The five Ps function as a guide for developing your digital footprint. The trick is understanding the strength and purpose of each social media tool and targeting your approach to that asset and purpose. Digital scholar, Steven Wheeler, from the US, describes the way online personas work, “On LinkedIn for example, I manage a professional version of my online persona which evaporates when I am on Facebook. On Twitter it can be a mixture… each tool has its own particular set of affordances which enable or constrain particular ways of using it. However, although these tools are different they have a common purpose.”

A good way to start to plan this step into social media is by thinking of LinkedIn as solely a professional tool targeting recruiters and other professionals. It is like a dynamic resume. Twitter is more of a professional networking tool for developing knowledge networks, resources and professional learning communities. Facebook is a personal social media tool. There are scores of online resources which detail effective ways of applying these tools to develop your personal digital footprint and how to use this in your classroom, including:

  • Dipping Into Social Media in the Classroom, via EdSurge
  • Guide to Using Twitter in Your Teaching Practice, via KQED
  • Twitter For Teachers, via Scholastic Instructor
  • One-Stop-All-You-Need-to-Know Guide to Twitter, via David Truss’ blog
  • 50 Ways to Use Twitter in the Classroom, via TeachHUB

The Digital Footprint as Teacher Professional Learning

There is a saying known to many teachers, “We learn best by doing and are better teachers by being able to draw on our own personal learning experiences.” Using social media is crucial for the professional development of teachers. It supports the exploration of ideas and learning alongside other innovative and creative people from around the world – and it can be done without ever leaving home or school.

Teachers are digital leaders who continuously build connections beyond their current experiences, but they must manage their digital footprints as part of their regular routine as professional educators. This is done through development of a Personal Learning Network (PLN) and participation in communities of practice. A PLN is an informal learning network that consists of people you can interact with, connect with and learn from online. These people are not always in your physical realm.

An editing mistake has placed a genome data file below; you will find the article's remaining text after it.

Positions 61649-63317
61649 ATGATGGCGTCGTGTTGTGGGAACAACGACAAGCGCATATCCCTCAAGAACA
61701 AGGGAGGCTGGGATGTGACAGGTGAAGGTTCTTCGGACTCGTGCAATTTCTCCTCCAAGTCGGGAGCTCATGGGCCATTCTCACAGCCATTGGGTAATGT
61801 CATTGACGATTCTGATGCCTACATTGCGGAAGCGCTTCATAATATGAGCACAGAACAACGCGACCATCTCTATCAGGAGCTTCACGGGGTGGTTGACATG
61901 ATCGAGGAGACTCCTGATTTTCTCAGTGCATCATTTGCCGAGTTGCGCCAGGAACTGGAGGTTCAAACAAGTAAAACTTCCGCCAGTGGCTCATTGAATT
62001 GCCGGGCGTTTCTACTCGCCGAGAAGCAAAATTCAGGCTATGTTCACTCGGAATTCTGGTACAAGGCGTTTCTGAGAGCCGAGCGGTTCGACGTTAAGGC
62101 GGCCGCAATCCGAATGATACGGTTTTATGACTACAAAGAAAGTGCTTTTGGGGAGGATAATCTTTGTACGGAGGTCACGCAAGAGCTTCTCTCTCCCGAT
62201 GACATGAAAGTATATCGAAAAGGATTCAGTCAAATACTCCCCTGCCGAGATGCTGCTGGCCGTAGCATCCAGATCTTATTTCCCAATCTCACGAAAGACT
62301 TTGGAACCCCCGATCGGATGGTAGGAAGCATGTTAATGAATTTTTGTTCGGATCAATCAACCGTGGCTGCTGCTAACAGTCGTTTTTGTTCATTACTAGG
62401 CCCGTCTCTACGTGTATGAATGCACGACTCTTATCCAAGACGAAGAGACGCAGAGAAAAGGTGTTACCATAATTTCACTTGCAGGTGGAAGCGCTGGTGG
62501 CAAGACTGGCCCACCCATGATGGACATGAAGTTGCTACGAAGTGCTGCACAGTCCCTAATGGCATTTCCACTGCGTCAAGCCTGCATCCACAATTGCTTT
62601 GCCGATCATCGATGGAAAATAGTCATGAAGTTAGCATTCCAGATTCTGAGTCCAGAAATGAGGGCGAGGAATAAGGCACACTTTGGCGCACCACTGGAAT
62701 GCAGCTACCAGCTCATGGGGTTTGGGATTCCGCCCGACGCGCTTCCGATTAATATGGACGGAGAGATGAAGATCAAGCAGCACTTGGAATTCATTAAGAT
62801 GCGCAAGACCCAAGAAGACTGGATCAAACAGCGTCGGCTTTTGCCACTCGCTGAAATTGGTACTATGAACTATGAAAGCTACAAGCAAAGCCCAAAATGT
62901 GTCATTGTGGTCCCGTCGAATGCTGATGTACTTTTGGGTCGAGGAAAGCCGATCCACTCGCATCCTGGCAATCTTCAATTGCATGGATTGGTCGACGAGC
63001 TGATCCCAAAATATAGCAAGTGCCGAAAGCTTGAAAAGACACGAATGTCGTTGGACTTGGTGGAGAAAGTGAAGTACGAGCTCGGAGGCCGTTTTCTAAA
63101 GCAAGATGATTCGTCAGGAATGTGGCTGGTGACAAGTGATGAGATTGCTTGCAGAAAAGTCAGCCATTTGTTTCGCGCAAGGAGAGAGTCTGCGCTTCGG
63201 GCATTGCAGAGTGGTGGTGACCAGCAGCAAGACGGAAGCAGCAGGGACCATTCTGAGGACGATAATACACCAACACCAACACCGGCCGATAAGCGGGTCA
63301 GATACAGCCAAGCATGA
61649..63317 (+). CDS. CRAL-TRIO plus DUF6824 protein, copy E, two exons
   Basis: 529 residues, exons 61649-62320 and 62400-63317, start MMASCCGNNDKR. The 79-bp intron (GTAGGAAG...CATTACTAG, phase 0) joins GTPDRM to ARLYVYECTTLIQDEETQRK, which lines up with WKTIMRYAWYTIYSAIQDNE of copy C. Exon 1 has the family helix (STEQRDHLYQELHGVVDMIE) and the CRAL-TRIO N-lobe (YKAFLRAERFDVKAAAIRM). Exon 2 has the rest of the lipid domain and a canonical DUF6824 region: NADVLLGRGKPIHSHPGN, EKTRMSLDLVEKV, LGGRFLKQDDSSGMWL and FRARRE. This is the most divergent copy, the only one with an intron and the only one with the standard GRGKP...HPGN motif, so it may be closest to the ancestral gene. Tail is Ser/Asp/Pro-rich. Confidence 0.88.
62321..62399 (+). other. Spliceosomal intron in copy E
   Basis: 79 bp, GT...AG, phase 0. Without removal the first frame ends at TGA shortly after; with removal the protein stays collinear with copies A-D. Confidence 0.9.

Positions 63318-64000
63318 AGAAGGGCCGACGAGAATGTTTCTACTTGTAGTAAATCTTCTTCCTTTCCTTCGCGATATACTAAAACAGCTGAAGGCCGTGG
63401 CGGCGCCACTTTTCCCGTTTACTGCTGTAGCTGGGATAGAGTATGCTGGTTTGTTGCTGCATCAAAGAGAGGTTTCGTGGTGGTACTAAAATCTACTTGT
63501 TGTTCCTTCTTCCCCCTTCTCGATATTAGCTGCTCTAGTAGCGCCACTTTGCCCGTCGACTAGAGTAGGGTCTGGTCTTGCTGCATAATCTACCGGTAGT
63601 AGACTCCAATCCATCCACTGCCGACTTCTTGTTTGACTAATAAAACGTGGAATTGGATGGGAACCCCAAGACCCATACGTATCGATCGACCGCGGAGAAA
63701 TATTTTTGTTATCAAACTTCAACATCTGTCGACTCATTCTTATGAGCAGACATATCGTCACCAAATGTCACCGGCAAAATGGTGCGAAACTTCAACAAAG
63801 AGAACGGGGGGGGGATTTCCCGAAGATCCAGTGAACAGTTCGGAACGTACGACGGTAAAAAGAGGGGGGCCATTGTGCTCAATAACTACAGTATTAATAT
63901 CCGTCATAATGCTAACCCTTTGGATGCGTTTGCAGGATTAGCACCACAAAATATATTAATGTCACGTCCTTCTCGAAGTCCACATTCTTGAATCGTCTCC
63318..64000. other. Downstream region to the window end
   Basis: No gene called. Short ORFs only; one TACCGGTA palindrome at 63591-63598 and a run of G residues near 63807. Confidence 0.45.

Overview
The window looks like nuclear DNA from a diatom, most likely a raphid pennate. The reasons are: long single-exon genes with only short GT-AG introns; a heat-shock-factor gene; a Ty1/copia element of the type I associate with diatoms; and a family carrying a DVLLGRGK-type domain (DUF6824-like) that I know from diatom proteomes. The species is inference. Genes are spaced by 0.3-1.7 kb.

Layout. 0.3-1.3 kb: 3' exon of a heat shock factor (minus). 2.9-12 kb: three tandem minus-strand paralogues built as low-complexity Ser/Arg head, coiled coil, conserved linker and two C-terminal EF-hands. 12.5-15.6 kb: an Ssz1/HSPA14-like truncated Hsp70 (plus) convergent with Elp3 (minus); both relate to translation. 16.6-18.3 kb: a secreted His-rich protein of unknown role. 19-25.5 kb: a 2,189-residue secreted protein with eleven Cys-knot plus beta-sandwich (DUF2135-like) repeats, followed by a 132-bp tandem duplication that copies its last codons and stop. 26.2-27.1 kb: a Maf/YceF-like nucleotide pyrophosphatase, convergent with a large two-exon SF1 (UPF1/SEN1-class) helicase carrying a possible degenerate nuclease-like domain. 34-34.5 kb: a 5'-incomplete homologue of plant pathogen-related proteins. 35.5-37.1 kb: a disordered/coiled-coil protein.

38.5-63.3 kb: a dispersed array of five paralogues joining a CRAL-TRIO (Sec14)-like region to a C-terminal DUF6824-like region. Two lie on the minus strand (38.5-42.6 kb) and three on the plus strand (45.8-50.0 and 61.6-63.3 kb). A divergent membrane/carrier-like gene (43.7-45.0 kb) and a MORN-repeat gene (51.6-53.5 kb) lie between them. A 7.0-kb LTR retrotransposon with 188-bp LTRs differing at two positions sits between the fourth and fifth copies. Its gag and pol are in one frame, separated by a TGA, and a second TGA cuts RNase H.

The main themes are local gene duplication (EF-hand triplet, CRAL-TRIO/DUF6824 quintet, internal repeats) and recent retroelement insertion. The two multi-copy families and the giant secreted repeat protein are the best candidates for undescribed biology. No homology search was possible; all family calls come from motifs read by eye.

Steve Wheeler, who uses the handle @timbuckteeth, uses Twitter to “learn something new every day”. Other teachers use social media to share resources or as doorways to their classrooms; they take the idea of an open classroom to the global level. Clearances from parents about photographing students must be adhered to – but often you do not even need to take photos of students in full view to give other teachers a glimpse into what they are doing.

Such open classrooms contribute to and grow the teaching profession. For example, Jackie Spencer (@JackieFSpen), Tara Cooke (@TaraCooke26) and Helen Stower (@HelenStower1) are teachers who openly share their classrooms through tweets or posts – they post about student engagement in hands-on activities, research or lesson ideas in STEM/STEAM or digital citizenship. Similarly, ‘momgineer’ Meredith Anderson wields the power of Facebook to share with teachers various STEM activities. I follow all of these people to create and grow my community of practice through the exchange and free flow of ideas and inspiration.

Teaching Students about their Digital Footprint

Leading and teaching through example will better support students to understand the importance of their digital footprint and such acknowledgement works to develop their skills for building a positive digital footprint. Will Richardson, writer and edublogger, asserts that teachers need to model their own use of connections and networks. His research indicates that by the age of two, 90 percent of students have a digital footprint. Are parents culpable here? The students educated in schools grow savvier about the world as they progress through their schooling. However, they need guidance on a regular basis.

There is a plethora of good social media resources available, including the brilliant Common Sense Media guides. If you have not developed your digital footprint, do not have a Twitter account yet or are afraid to embrace LinkedIn, breathe – then take the first digital leap. Step one is to set up an account using a social media tool you like and start posting. It is a learning experience that develops pedagogy and professional practice. It is guaranteed to open up a whole new world of ideas, professional resources and global connections. And, it is only just a few clicks away.

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Helen Kardiasmenos

Helen Kardiasmenos

Helen Kardiasmenos is a primary school teacher and digital leader in Sydney. In 2017, she participated in High Possibility Classrooms research with Dr Jane Hunter from the University of Technology Sydney. Helen is studying a Master of Education at Charles Sturt University and has worked as a distance educator with Swinburne University as an E-Learning Advisor. She writes the quarterly SMORE publication Towering Technology.
Helen Kardiasmenos